Bracket 12 has ribs 70 and gussets 72 are formed therein for increasing its rigidity, while holes 74 and 76 are provided into a right angle portion 78 for mounting the device. Portion 78 has the right hand face of the vertical leg extending perpendicularly from bracket 12 and functions as an abutment or stop surface for limiting movement of actuator member 14 leftward relative to FIG. 1.
The length of valve member 52 in a direction perpendicular to crank section 42 exceeds the internal diameter of valve chamber 24. By sizing valve member 52 in this manner, the amount of angular displacement required to move the valve member to a substantially open position is considerably less than 90 degrees and therefore shortens the amount of angular displacement through which crank 40 must rotate to achieve valve opening and closing. This arrangement enables the valve member to compensate for wear and eliminates the requirement for precise and close fitting tolerances between valve surface 53 and its associated valve seat defined by surface 25.
In the presently preferred practice of the invention actuator member 14 is formed of a glass filled nylon. As illustrated by FIG. 3, the thickness of the vertical portion of the actuator member is relatively thin, approximately 0.06 inch (1.52 mm), compared to its length, about 1.50 inch (38 mm) thereby making it resiliently deflectable. The deformable nature of member 14 enables it to be assembled to bracket 12 by aligning and inserting cam follower section 58 into slot 60 and then sliding either guide surface 66 or 68 into its respective groove. The remaining groove is fitted over its respective guide surface by applying a downward force to the vertical face of actuator member 14 sufficient to deflect the mid-section of the channel shaped cross-sectional configuration until the groove snaps over its corresponding guide surface. Actuator member 14 is then captured to the crank 58 and bracket 12 without the need for special fasteners or assembly fixturing. The presently preferred actuator member 14 is thickened in the area around grooves 62 and 64 to provide rigidity.
In operation, Bowden wire 16 is moved leftward relative to FIG. 1 until the left hand end of actuator member 14 abuts against surface 79 of bracket 12, thereby aligning the arm of crank member 40 vertically in the position shown in dashed outline by FIG. 1 and in which valve member 52 is in an open position as shown in solid outline in FIG. 1, also designated as a second position.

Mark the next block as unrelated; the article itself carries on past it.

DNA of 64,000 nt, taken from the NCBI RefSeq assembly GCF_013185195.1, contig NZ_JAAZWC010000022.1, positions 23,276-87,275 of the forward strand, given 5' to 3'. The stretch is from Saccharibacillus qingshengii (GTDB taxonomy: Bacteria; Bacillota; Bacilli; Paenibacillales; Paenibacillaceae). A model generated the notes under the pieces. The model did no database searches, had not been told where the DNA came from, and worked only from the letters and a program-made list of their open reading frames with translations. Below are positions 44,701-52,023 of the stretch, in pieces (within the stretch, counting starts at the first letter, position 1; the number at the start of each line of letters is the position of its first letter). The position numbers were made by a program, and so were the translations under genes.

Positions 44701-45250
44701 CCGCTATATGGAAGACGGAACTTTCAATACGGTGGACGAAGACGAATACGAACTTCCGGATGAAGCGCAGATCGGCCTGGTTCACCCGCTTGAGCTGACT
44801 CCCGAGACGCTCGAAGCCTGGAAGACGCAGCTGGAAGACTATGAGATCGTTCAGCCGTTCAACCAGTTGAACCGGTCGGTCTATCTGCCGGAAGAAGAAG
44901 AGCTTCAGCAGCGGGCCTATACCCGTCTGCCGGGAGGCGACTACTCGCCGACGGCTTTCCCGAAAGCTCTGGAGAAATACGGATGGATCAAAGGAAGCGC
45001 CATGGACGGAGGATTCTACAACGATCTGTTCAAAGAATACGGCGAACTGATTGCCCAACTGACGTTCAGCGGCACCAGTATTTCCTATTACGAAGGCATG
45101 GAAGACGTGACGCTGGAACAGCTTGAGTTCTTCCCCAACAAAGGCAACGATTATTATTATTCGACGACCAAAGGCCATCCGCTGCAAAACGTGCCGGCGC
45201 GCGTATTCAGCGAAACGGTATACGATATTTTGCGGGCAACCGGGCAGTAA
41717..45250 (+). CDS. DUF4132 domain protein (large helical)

Movement of Bowden wire 16 to the right relative to FIG. 1 causes actuator member 14 to slide to the right during which movement cam surface 61 exerts a force on follower 58 moving it rightward and rotating crank section 42 in a counterclockwise direction. The length and slope of groove 60 relative to crank position and actuator member movement are established to provide a mechanical advantage whereby the force necessary to move the actuator member is substantially reduced in order to overcome the resisting torque on the crank member from forces associated with fluid flow.
As the actuator member 14 is moved to the right by Bowden wire 16, cam surface 61 exerts a force on cam follower 58 which tends to rotate crank member 40 in a counterclockwise direction moving the valve member 52 toward the closed position, shown in dashed outline in FIG. 1. Actuator member 14 can be moved to the right relative to FIG. 1, until follower portion 58 abuts the left end of slot 60, as shown by the dashed lines. In this position further actuator member movement is prevented and valve member 52 is in the closed or second position. The mechanical advantage of the cam arrangement in the second position is at its maximum and is a function of the crank angle relative to the slot angle as will be apparent to those skilled in the art.
By changing the configuration of cam profile the total length of travel of actuator member 14 can be varied to suit the available magnitude and stroke of the actuating source. In addition, the cam profile can be changed to provide a valve fluid flow rate versus actuator member position depending upon the requirements of the particular application.
It will be understood to those having ordinary skill in the art that modifications and variations of the invention may be made without departing from the scope of the invention which is more particularly described in the following claims.
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|U.S. Classification||251/229, 251/368, 251/294, 74/25, 74/57, 251/251|
|International Classification||F16K31/524, B60H1/00|
|Cooperative Classification||Y10T74/18056, B60H1/00485, F16K31/52441, Y10T74/18312|
|European Classification||F16K31/524B5, B60H1/00P|